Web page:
As a leader, what do you consider your purpose? What guides you to make the decisions that you choose? One style of leadership is servant leadership; servant leadership is characterized by achieving results by putting attention on those who you serve first. But who do you serve?
In Harvard Business School’s Working Knowledge article, Modesto Maidique, Professor of Management and executive director of the Center for Leadership at Florida International University, provides a neat framework for thinking about leadership—with a hierarchy based on who you serve.
He defines six levels:
The Sociopath serves nobody; not himself, not his team, not his customers, and not his organization. They create destruction and have no guilt or remorse for their actions. Thankfully, they are less than one percent of our population, but unfortunately, they do exist in our business world.
The Opportunist serves himself. He or she is selfish, and is driven primarily by increasing their own wealth and power. The Opportunist helps themselves, often at the expense of others.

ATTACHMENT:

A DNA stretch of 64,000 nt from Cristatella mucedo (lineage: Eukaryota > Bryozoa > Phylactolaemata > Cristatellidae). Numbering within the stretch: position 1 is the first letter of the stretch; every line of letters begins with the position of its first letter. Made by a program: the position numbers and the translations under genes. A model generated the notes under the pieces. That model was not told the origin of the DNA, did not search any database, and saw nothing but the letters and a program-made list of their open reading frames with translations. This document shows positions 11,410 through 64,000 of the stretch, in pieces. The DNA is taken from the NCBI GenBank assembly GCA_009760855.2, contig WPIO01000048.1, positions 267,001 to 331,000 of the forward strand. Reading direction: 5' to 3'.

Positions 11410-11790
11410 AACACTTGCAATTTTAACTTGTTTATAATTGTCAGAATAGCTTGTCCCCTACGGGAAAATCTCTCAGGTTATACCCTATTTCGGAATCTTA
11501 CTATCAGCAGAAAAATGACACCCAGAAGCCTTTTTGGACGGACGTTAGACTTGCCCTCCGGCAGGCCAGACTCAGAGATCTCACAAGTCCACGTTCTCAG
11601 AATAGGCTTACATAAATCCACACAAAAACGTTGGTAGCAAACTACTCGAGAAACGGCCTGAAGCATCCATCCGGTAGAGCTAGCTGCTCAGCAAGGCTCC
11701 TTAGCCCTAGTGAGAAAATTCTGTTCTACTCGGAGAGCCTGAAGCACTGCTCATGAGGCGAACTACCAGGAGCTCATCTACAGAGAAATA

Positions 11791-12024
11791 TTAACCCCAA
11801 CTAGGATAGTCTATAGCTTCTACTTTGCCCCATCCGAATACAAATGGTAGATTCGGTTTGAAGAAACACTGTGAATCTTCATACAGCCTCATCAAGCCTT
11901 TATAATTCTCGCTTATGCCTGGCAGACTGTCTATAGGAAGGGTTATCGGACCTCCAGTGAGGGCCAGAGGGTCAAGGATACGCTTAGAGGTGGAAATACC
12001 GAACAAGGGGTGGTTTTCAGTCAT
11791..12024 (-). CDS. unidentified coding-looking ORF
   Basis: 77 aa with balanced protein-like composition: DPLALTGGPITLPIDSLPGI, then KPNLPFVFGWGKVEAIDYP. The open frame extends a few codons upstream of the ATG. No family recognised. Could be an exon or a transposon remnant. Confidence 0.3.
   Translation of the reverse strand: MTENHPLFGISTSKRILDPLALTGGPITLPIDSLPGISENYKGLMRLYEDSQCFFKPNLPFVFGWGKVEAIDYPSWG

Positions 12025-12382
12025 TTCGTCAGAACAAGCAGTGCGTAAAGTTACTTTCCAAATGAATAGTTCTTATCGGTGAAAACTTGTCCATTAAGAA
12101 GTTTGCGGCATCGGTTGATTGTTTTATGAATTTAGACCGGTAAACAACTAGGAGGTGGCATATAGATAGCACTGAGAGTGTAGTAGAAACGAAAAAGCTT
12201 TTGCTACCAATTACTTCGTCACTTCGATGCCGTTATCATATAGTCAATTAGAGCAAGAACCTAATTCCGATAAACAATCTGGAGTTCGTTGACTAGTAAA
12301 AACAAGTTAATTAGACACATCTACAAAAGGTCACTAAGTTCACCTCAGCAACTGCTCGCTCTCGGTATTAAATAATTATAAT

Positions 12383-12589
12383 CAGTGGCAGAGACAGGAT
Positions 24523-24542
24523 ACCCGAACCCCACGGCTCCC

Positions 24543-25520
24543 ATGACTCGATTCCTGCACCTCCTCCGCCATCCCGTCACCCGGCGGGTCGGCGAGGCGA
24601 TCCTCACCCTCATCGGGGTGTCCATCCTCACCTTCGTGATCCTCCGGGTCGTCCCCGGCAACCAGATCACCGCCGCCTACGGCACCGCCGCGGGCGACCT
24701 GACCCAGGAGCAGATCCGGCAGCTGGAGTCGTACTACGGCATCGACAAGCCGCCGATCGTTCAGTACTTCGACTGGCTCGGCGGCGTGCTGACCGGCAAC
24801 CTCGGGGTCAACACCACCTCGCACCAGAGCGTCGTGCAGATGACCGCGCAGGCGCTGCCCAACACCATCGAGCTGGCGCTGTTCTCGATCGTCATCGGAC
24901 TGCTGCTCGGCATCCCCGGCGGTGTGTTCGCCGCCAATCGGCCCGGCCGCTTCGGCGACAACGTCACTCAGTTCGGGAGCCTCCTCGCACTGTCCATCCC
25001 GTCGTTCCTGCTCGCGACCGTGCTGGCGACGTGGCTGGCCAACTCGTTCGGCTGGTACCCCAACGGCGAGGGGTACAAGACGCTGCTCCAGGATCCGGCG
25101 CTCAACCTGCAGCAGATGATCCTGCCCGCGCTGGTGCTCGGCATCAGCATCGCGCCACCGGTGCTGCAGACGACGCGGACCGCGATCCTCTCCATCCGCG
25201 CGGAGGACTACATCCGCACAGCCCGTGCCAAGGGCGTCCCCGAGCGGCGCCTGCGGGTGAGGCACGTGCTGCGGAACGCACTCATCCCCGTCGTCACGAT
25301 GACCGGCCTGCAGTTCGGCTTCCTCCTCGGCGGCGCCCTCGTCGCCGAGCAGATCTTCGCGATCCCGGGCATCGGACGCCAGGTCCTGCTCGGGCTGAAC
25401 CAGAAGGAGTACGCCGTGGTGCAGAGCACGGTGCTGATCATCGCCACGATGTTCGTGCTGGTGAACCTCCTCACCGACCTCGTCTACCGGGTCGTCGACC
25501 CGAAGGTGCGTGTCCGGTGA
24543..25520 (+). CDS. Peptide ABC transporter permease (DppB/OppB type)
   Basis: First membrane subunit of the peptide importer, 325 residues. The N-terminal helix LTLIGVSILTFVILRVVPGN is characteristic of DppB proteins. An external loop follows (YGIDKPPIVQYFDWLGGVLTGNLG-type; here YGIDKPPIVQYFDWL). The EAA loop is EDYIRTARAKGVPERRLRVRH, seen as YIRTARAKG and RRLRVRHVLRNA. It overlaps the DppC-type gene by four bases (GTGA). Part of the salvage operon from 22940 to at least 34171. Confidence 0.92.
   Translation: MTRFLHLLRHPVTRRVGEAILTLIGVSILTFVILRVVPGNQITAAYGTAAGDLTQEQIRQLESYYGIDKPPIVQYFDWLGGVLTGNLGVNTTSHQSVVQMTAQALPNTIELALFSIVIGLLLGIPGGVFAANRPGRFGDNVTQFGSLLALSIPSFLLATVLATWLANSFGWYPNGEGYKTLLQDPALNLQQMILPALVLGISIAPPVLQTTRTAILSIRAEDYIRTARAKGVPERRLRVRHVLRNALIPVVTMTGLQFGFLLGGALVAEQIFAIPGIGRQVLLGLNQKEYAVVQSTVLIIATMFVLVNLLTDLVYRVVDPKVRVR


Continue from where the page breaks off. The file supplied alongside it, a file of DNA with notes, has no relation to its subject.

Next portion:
The Chameleon serves whoever it is convenient to serve. They will change their loyalties often, fail to build trust, and hold little to no convictions of their own.
The Achiever serves their boss and the current strategy of their organization. The Achiever is driven, and perhaps blinded, by their goals. They work toward short-term targets and achieve much success. Unfortunately, this often happens at the expense of creating long-term value.
The Builder serves the institution. They take a long-term and big-picture view, relinquishing easy successes for a grander vision. They are driven by their enthusiasm for a cause and their contagious energy fosters a following with ease.
The Transcendent, a rare leader, serves society. They keep in mind the needs of the greater community and are guided by doing what they can to make the world a better place.
As Mr. Maidique notes, these are not categories with clear cut delineation. We, as humans, are not so simple that we can declare ourselves as 100% Sociopath (thankfully!) or 100% Builder. Instead, we exhibit different behaviors in different situations and we are driven by multiple reasons.
Knowing this, how can you improve your leadership style or build your personal leadership philosophy?